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Federal regulations suit can proceed — but who can actually sue?

Cutting through red tape

A federal judge denied a motion to dismiss a lawsuit challenging President Donald Trump’s executive order requiring agencies to repeal two existing regulations for each new regulation they put in place, but raised questions about whether the public interest groups filing the lawsuit had fully established standing to sue.

In Public Citizen v. Trump, Washington-based consumer advocacy group Public Citizen Inc., New York-based environmental nongovernmental organization The Natural Resources Defense Council and the Washington-based Communications Workers of America labor union sued the administration in February 2017 in the U.S. District Court for the District of Columbia, asking the court to stop the administration from implementing and enforcing the Jan. 30, 2017, executive order.

The executive order stated that an agency may issue a new regulation only if it rescinds at least two existing regulations to offset the costs of the new regulation. It directed agencies to identify at least two existing regulations to repeal for every new regulation proposed or issued and to promulgate regulations during fiscal year 2017 that, together with repealed regulations, have combined incremental costs of $0 or less.

The initial lawsuit was dismissed in February 2018 after a federal judge concluded the plaintiffs had not met their threshold burden to establish that they have standing to sue, but the public interest groups filed an amended complaint and the judge concluded that they have met a burden of plausibly alleging that they have standing to sue, according to the decision issued on Friday. The groups must still survive a motion to dismiss that challenges the court’s jurisdiction and prevail on their motion for partial summary judgment by showing “there is no genuine dispute of material fact regarding their standing to sue,” which the judge said they have not done to date.

“Establishing standing in a case like this one is no easy task,” the judge stated. “To be sure, one need only read the executive order to understand that it is designed to constrain the ability of federal agencies to issue new regulations and to create incentives for those agencies to rescind existing regulations. Likewise, one need only read the Unified Agenda of Regulatory and Deregulatory Actions to understand that many proposed rules have failed to advance or have been withdrawn since the executive order was issued. What is far less clear, however, is whether the executive order — as opposed to a more general change in policy between administrations — is the cause of this decline in regulatory activity.”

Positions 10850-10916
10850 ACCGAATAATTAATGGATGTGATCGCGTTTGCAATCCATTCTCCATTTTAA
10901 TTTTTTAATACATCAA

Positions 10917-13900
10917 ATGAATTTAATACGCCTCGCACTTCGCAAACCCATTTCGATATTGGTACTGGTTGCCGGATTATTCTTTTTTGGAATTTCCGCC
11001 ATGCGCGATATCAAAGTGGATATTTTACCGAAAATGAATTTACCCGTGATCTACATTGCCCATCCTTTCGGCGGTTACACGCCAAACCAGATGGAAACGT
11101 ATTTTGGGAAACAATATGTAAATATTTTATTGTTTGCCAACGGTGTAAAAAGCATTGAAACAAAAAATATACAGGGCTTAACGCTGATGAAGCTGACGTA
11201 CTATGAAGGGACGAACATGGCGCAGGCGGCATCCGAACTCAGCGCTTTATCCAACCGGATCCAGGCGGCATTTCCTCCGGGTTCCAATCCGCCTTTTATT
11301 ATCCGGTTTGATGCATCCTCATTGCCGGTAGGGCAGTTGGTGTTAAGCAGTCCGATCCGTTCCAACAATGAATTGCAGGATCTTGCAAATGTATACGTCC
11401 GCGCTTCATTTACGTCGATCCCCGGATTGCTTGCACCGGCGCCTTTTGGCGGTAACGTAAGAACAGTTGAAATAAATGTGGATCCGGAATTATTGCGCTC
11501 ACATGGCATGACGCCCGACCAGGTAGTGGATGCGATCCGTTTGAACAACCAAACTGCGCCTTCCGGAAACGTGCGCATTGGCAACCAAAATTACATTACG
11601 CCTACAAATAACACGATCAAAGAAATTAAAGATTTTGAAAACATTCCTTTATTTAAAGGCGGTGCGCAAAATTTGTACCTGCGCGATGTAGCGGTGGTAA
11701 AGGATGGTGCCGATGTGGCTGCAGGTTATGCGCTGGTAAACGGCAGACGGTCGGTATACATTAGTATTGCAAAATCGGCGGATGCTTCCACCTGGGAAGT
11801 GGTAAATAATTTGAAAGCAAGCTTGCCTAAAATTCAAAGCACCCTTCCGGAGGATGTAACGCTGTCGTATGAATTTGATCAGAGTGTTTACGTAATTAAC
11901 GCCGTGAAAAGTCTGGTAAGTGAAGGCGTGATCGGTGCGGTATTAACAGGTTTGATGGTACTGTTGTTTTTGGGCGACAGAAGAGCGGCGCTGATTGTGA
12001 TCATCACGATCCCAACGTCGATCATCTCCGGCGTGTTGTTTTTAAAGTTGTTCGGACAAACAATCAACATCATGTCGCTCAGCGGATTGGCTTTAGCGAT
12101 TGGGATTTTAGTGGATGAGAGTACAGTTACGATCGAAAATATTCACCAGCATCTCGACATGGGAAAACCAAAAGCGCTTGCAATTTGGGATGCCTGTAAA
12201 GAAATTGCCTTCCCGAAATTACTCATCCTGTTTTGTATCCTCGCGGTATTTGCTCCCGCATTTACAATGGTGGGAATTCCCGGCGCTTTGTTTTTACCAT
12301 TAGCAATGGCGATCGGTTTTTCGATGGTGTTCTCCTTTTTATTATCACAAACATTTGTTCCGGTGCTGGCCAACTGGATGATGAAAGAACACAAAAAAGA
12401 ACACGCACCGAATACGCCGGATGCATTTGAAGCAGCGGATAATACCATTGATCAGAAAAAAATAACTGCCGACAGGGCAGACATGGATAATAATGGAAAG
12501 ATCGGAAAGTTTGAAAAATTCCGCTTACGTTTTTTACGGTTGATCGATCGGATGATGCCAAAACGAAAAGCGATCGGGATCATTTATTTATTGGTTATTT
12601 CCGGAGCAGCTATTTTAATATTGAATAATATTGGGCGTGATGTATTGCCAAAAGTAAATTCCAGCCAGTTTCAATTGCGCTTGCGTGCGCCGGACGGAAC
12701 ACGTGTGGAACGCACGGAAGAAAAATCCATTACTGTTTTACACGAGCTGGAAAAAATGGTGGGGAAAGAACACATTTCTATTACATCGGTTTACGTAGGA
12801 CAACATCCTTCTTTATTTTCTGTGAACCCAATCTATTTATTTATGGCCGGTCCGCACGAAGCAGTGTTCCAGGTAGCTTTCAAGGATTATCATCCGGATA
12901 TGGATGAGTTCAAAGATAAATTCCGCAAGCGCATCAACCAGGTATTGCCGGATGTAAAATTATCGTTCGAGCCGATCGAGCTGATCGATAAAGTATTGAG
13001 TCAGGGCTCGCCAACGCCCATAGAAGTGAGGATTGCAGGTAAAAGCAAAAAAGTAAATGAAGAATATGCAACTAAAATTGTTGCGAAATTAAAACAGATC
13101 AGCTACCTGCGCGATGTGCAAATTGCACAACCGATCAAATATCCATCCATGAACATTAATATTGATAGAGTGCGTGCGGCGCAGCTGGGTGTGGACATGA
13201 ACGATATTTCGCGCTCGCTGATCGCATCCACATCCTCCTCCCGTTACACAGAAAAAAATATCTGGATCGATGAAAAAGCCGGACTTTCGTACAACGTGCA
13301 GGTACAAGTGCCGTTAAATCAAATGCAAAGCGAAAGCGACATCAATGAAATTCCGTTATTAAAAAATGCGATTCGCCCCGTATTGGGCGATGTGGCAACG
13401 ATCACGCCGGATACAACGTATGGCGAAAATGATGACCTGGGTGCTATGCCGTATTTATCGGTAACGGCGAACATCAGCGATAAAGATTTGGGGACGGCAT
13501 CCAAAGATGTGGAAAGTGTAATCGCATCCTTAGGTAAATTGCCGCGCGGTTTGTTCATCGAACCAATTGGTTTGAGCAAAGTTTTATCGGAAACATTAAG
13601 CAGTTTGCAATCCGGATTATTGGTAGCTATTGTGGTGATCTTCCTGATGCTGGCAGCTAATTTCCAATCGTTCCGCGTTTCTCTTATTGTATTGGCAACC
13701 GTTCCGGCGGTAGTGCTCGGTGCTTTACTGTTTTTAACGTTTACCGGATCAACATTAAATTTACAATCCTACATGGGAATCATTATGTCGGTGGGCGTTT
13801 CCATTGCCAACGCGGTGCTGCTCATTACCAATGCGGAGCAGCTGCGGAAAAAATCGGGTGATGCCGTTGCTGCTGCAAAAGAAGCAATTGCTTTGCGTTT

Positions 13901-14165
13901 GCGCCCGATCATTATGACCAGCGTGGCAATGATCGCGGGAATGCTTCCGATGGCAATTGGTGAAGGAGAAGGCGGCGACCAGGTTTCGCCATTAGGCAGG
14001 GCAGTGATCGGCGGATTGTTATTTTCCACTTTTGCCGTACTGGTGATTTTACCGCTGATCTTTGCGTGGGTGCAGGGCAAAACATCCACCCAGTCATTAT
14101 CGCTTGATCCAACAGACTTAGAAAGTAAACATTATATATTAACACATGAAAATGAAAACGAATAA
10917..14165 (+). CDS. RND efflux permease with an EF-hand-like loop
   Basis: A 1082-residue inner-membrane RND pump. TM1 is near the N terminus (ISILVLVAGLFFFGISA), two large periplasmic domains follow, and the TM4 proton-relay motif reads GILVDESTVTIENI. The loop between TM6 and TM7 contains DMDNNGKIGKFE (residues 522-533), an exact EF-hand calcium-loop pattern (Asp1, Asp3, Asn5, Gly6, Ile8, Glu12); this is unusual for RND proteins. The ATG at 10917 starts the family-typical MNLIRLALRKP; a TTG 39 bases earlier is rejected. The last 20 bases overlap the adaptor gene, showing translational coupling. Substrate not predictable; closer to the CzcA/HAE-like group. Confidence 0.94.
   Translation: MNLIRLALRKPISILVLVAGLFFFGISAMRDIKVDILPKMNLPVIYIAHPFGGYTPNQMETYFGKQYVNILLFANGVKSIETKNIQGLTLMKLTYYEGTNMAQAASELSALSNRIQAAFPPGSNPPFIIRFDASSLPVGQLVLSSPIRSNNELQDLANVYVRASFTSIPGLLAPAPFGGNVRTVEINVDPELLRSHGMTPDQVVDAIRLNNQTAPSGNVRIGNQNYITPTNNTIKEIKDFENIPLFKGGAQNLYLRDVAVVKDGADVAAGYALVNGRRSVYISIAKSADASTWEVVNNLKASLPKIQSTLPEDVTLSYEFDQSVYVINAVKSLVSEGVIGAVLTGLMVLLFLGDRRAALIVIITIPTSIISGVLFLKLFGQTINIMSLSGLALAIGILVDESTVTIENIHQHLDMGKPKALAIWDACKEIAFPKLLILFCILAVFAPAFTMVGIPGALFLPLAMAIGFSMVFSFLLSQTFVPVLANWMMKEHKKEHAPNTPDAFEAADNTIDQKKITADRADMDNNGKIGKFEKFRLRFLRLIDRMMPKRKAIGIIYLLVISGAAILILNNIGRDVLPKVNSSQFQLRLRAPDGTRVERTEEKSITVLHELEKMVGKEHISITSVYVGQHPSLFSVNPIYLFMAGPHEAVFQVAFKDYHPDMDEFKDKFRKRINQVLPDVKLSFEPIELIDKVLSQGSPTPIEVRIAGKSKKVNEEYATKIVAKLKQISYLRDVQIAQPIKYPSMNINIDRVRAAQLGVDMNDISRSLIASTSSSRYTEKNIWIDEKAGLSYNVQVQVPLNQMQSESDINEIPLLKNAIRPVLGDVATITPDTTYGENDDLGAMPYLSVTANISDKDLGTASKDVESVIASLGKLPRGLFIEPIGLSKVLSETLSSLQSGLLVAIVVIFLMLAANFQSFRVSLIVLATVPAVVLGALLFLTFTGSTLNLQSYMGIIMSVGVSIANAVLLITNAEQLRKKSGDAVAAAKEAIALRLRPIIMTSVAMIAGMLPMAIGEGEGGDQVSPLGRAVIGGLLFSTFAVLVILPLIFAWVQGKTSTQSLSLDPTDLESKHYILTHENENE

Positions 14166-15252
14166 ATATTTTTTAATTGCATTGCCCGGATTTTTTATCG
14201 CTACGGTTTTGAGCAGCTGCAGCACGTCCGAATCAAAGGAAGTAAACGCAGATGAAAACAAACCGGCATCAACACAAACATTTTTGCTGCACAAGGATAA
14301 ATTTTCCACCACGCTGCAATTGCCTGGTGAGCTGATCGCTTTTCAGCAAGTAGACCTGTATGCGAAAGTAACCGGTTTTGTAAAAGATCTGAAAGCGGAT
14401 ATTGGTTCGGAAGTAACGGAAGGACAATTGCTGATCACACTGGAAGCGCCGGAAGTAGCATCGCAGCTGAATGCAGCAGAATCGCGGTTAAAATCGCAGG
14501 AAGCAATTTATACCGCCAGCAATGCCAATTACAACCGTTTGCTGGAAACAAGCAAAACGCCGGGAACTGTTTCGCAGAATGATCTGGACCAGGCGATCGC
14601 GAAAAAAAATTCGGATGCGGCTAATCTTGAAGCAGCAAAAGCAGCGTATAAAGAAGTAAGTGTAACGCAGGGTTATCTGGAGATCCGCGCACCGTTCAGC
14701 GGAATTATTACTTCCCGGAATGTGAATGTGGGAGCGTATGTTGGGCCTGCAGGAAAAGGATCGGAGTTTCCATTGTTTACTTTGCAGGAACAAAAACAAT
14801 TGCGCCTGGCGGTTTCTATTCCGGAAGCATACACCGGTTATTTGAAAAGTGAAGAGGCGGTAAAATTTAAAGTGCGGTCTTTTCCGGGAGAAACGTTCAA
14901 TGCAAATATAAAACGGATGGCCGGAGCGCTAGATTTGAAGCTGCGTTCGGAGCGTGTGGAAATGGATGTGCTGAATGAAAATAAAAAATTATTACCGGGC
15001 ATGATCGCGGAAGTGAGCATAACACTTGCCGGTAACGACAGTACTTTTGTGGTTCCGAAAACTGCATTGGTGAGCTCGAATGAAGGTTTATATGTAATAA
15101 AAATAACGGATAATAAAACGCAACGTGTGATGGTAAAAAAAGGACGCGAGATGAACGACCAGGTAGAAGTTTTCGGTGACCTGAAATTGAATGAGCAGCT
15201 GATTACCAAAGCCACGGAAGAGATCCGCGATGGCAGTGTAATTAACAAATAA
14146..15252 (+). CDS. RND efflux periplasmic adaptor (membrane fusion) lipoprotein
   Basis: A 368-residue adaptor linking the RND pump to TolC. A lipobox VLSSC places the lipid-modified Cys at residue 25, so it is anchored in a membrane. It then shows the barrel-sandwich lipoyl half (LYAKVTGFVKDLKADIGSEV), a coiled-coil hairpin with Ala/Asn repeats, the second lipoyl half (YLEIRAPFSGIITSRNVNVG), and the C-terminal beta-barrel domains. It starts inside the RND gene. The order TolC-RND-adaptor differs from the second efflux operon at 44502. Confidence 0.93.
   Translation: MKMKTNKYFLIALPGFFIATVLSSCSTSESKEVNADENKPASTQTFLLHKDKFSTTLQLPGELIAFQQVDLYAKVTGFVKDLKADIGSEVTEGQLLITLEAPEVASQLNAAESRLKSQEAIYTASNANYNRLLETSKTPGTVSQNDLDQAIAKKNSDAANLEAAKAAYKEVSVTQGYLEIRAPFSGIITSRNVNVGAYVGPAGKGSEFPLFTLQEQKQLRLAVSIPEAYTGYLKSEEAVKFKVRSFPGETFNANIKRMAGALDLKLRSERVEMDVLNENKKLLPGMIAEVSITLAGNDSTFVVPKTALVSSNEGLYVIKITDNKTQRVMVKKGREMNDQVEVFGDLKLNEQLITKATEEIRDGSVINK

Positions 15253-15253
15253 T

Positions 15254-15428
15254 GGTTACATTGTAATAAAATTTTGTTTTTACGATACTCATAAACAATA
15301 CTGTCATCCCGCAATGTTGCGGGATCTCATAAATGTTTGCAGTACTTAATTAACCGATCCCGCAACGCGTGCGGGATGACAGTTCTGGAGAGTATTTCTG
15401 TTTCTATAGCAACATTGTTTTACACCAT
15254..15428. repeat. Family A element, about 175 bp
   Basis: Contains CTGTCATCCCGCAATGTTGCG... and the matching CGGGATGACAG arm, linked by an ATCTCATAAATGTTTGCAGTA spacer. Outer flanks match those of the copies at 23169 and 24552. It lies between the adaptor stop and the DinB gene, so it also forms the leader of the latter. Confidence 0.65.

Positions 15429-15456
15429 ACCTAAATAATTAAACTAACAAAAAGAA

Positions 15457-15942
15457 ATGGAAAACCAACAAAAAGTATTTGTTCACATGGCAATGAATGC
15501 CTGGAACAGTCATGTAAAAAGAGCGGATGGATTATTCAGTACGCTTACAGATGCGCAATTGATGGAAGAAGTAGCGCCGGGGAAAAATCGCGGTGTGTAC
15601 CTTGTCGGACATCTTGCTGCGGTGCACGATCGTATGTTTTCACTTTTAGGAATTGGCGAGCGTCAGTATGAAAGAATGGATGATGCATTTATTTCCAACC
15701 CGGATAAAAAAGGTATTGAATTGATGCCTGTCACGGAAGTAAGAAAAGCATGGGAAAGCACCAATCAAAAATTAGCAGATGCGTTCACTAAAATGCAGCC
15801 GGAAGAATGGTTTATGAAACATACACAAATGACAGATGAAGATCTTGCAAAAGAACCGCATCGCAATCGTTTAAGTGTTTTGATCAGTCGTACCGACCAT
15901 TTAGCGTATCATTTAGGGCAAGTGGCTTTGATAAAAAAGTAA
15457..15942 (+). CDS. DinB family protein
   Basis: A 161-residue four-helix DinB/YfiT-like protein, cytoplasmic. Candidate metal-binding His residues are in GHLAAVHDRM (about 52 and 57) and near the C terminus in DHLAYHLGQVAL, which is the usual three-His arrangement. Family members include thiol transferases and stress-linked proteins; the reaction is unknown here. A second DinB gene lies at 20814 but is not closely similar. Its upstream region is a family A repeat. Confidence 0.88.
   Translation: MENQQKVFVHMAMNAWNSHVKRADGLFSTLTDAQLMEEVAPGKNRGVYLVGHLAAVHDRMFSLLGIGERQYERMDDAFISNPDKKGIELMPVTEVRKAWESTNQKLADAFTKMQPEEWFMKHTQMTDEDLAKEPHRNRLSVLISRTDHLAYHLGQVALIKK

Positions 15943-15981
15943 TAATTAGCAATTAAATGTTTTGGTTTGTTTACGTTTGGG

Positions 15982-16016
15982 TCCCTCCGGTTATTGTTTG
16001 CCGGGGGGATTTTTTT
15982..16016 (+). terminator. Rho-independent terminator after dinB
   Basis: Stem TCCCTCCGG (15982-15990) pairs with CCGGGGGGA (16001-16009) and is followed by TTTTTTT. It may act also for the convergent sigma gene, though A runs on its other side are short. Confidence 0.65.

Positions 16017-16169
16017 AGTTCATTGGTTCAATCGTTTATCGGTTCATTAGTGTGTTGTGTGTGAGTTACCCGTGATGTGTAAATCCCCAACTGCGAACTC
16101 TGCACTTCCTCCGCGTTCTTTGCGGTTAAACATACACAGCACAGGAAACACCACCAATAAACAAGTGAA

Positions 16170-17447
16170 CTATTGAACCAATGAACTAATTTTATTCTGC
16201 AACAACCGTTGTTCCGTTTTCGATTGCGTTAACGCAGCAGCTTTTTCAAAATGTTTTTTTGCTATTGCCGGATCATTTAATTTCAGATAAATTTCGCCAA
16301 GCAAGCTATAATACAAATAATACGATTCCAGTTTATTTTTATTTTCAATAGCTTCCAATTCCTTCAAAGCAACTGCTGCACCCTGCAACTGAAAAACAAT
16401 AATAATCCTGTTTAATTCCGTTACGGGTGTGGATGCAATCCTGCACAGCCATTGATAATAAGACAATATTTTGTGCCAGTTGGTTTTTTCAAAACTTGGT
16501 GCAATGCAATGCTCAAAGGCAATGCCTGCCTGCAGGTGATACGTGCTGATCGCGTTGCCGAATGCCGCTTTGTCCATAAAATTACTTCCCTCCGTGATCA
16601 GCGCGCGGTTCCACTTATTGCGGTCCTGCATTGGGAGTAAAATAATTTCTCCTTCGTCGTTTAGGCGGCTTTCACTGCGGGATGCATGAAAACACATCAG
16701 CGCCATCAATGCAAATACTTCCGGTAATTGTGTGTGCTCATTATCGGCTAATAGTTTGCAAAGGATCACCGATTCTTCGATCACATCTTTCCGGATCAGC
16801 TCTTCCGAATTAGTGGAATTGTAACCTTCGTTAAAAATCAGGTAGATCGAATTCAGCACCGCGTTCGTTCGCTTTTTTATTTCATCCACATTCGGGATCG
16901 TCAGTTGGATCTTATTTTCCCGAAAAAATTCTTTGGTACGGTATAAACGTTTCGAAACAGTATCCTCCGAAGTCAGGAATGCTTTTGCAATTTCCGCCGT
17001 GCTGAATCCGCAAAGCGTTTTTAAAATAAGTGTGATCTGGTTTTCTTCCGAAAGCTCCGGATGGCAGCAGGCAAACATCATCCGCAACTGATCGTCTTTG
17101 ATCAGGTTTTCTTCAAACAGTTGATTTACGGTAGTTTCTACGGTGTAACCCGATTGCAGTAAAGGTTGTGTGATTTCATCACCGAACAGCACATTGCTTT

The plaintiffs’ case for standing to sue is complicated by three factors highlighted by the judge in the decision.

“First, the operation of the executive order is not transparent,” the judge stated. “The government has not disclosed, and there is no process for disclosing, whether the executive order has, in fact, precluded or delayed the finalization of any proposed rule. To contrary, although the administration has reported, in general, on its efforts to reduce regulation, it has yet to identify any proposed regulation that would have been adopted but for the executive order. Second, the court must ‘avoid any undue intrusion on the discretion of the executive branch to set policy priorities.’ It is not the court’s role to decide which proposed regulations should, or should not, be adopted, nor is it the court’s role, absent a statutory directive, to set a timetable for an agency to act. Third, even assuming the executive order has precluded or delayed the finalization of proposed regulations, plaintiffs still bear the burden of demonstrating that they or their members have been or will likely be injured by the government’s failure to regulate. It is relatively easy to establish standing when you are the regulated party. It is more difficult to do so when the government fails to regulate the conduct of someone else.”

“But the existence of these hurdles does not mean that plaintiffs’ task is impossible,” the judge added, noting that the plaintiffs identified numerous examples of proposed regulatory actions that have failed to move forward since the executive order was issued.

For example, the U.S. Occupational Safety and Health Administration agreed to commence a rulemaking to address the hazards of workplace violence in the healthcare and social assistance industries in January 2017, but that proposed regulation — along with a rule to improve emergency response and preparedness — were moved off the Trump administration’s main regulatory agenda and placed on a long-term actions list, meaning the agency did not expect to have a regulatory action within the 12 months after publication of the agenda in July 2017. The two potential standards were moved back on to the regulatory agenda under the prerule stage, meaning the agency is considering taking action, in May 2018.

Although almost a year has passed since the comment period for the request for information on the workplace violence proposal closed, the court cannot conclude that plaintiffs have established beyond genuine dispute that issuance of a proposed rule, much less a final rule, has been delayed by the executive order or guidance from the Office of Management and Budget, the judge said, noting that almost seven years passed from the time OSHA issued a request for information on infectious diseases to the time it planned to issue a proposed rule.

“OSHA’s workplace violence rule, accordingly, cannot establish plaintiff’s standing beyond material dispute,” the judge stated.




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